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  • PARALLEL BIBLE - Acts 28:8


    CHAPTERS: Acts 1, 2, 3, 4, 5, 6, 7, 8, 9, 10, 11, 12, 13, 14, 15, 16, 17, 18, 19, 20, 21, 22, 23, 24, 25, 26, 27, 28     

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    King James Bible - Acts 28:8

    And it came to pass, that the father of Publius lay sick of a fever and of a bloody flux: to whom Paul entered in, and prayed, and laid his hands on him, and healed him.

    World English Bible

    It happened that the father of Publius lay sick of fever and dysentery. Paul entered in to him, prayed, and laying his hands on him, healed him.

    Douay-Rheims - Acts 28:8

    And it happened that the father of Publius lay sick of a fever, and of a bloody flux. To whom Paul entered in; and when he had prayed, and laid his hands on him, he healed him.

    Webster's Bible Translation

    And it came to pass that the father of Publius lay sick with a fever, and a bloody-flux: to whom Paul entered in, and prayed, and laid his hands on him, and healed him.

    Greek Textus Receptus


    εγενετο
    1096 5633 V-2ADI-3S δε 1161 CONJ τον 3588 T-ASM πατερα 3962 N-ASM του 3588 T-GSM ποπλιου 4196 N-GSM πυρετοις 4446 N-DPM και 2532 CONJ δυσεντερια 1420 N-DSF συνεχομενον 4912 5746 V-PPP-ASM κατακεισθαι 2621 5738 V-PNN προς 4314 PREP ον 3739 R-ASM ο 3588 T-NSM παυλος 3972 N-NSM εισελθων 1525 5631 V-2AAP-NSM και 2532 CONJ προσευξαμενος 4336 5666 V-ADP-NSM επιθεις 2007 5631 V-2AAP-NSM τας 3588 T-APF χειρας 5495 N-APF αυτω 846 P-DSM ιασατο 2390 5662 V-ADI-3S αυτον 846 P-ASM

    Treasury of Scriptural Knowledge

    VERSE (8) -
    Mr 1:30,31

    SEV Biblia, Chapter 28:8

    Y aconteci que el padre de Publio estaba en cama, enfermo de fiebres y de disentería; al cual Pablo entr, y despus de haber orado, le puso las manos encima, y le san;

    Clarke's Bible Commentary - Acts 28:8

    Verse 8. The
    father of Publius lay sick] puretoiv kai dusenteria; Of a fever and dysentery; perhaps a cholera morbus.

    Paul-prayed] That God would exert his power; and laid his hands on him, as the means which God ordinarily used to convey the energy of the Holy Spirit, and healed him; God having conveyed the healing power by this means. In such a disorder as that mentioned here by St. Luke, where the bowels were in a state of inflammation, and a general fever aiding the dysentery in its work of death, nothing less than a miracle could have made an instantaneous cure in the patient. Such a cure was wrought, and even the heathens saw that it was the hand of God.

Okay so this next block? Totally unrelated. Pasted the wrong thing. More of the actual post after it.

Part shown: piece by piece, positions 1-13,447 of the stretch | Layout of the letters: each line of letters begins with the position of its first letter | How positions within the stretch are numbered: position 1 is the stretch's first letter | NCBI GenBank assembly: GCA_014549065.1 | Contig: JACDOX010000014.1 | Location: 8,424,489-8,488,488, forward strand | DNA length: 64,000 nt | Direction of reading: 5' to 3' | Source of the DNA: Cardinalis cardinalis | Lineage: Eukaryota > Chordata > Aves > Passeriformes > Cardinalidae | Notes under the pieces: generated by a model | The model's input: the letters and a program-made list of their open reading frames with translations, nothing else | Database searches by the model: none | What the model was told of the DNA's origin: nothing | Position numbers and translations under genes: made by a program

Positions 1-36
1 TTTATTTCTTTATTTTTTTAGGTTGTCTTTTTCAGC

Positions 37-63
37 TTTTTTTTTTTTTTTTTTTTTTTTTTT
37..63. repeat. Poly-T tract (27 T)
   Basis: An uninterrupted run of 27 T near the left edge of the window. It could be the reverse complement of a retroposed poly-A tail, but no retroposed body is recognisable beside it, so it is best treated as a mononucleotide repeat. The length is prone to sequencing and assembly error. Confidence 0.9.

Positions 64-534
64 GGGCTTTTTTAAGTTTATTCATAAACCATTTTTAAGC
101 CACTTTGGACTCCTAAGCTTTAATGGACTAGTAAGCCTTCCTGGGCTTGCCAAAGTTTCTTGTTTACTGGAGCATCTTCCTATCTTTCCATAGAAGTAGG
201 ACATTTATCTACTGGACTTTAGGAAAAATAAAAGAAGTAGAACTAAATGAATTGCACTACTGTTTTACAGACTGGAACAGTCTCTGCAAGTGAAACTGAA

John Gill's Bible Commentary

    Ver. 8. And it came to pass that the father of Publius , etc.] So that Publius was not an old man, though of so much dignity and wealth: the Arabic version, contrary to all copies, and other versions, reads, the son of Publius: lay sick of a fever ; or fevers, of different sorts, a complication of them, which sometimes is the case; unless this was an intermitting fever, and the several fits of it are intended; or rather the plural number is put for the singular, to denote the vehemence of it, and which was attended with another disorder, and might be brought on by it: and of a bloody flux ; or dysentery, a pain of the bowels, as the Syriac version renders it; or an ulceration of the bowels, as the Arabic version; which occasioned a discharge of blood, so that his case was very threatening. This disease, according to modern writers f1341 , is attended with a fever. The word dysentery here used properly signifies that kind of flux of the belly, characterized by the frequency of stools, or dejections, mixed with blood, and accompanied with gripes: the fever, ulcer, etc. which attend it, are not essential to the disease; though many both of the ancients and moderns think the ulcer is. There are three kinds of dysenteries; the first when a laudable blood is evacuated from a mere plethora, or plenitude, without any disorder of the intestines, as in the haemorrhoidal flux; the second when a thin watery blood is evacuated, called the hepatic flux, though really arising from haemorrhoidal vessels; the third kind, which is that that is properly called the dysentery, is when blood is cast out, mixed with a purulent matter in the excrements: this is either benign, i.e. without a fever, and not contagious; or malignant, which is attended with a pestilential fever, and frequently ravages whole cities and provinces, happening most commonly in armies; in the last stage, a sort of caruncles are frequently ejected along with the purulent matter, which are difficult to be accounted for, unless from an excoriation and ulceration of the intestines: sometimes the intestines are even gangrened: this seems to have been the case of the father of Publius, which makes the following cure the more remarkable: to whom Paul entered in ; into the room where he was, no doubt with the consent and leave, if not at the request of Publius; the Ethiopic version adds, and he entreated him to put his hand upon him; that is, either Publius asked this favour of the apostle for his father, having heard of the affair of the viper, from whence he concluded there was something divine and extraordinary in him; or the father of Publius asked this for himself: and prayed and laid his hands on him, and healed him ; when Paul had entered the room, and found in what a bad condition the sick man was, he either kneeled down and prayed by him, or stood and prayed over him, and for him, that God would restore him to his health; and this he did, to let them know that he himself was not a god; and that the cure that would now be wrought would be from God, and not from himself, and therefore all the glory should be given to God; and he laid his hands on him, as a sign or symbol, or rite that was used in extraordinary cases, and agreeably to the direction and promise of Christ, ( Mark 16:18); and upon this a cure followed; both the diseases left him at once, and he was restored to health.